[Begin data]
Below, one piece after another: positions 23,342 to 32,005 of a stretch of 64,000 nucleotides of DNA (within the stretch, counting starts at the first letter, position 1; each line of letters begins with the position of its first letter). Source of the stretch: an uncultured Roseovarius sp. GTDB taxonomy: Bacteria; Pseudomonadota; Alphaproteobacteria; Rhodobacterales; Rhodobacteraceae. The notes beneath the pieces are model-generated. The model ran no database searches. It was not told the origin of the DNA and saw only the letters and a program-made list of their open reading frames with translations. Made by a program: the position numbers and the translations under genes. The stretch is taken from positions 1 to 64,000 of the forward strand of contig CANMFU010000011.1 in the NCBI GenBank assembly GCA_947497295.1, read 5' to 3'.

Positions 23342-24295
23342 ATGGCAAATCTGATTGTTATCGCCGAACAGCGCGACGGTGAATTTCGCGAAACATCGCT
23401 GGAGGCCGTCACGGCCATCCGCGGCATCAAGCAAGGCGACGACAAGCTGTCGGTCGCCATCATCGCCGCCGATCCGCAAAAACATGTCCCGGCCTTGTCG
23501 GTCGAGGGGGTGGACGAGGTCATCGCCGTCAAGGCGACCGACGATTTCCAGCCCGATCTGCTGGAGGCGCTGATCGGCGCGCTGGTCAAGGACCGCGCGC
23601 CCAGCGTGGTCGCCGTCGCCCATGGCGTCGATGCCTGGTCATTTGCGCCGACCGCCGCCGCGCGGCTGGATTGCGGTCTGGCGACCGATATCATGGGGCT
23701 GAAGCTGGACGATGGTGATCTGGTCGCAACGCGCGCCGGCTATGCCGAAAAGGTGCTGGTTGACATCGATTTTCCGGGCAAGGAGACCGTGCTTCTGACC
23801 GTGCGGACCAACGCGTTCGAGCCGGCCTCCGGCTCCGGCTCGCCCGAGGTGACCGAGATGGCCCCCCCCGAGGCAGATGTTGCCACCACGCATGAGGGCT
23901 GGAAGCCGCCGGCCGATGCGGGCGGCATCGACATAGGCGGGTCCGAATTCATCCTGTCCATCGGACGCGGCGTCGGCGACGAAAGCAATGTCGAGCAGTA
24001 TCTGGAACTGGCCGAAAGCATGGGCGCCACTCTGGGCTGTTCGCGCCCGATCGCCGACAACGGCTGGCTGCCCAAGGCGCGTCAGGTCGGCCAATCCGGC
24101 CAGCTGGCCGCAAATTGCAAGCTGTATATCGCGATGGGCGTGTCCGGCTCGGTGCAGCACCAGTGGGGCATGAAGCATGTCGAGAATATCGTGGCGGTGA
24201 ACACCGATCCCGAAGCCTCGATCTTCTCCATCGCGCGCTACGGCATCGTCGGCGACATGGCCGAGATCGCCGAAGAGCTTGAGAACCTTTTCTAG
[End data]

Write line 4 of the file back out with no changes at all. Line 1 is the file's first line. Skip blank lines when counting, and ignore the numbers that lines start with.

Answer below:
23401 GGAGGCCGTCACGGCCATCCGCGGCATCAAGCAAGGCGACGACAAGCTGTCGGTCGCCATCATCGCCGCCGATCCGCAAAAACATGTCCCGGCCTTGTCG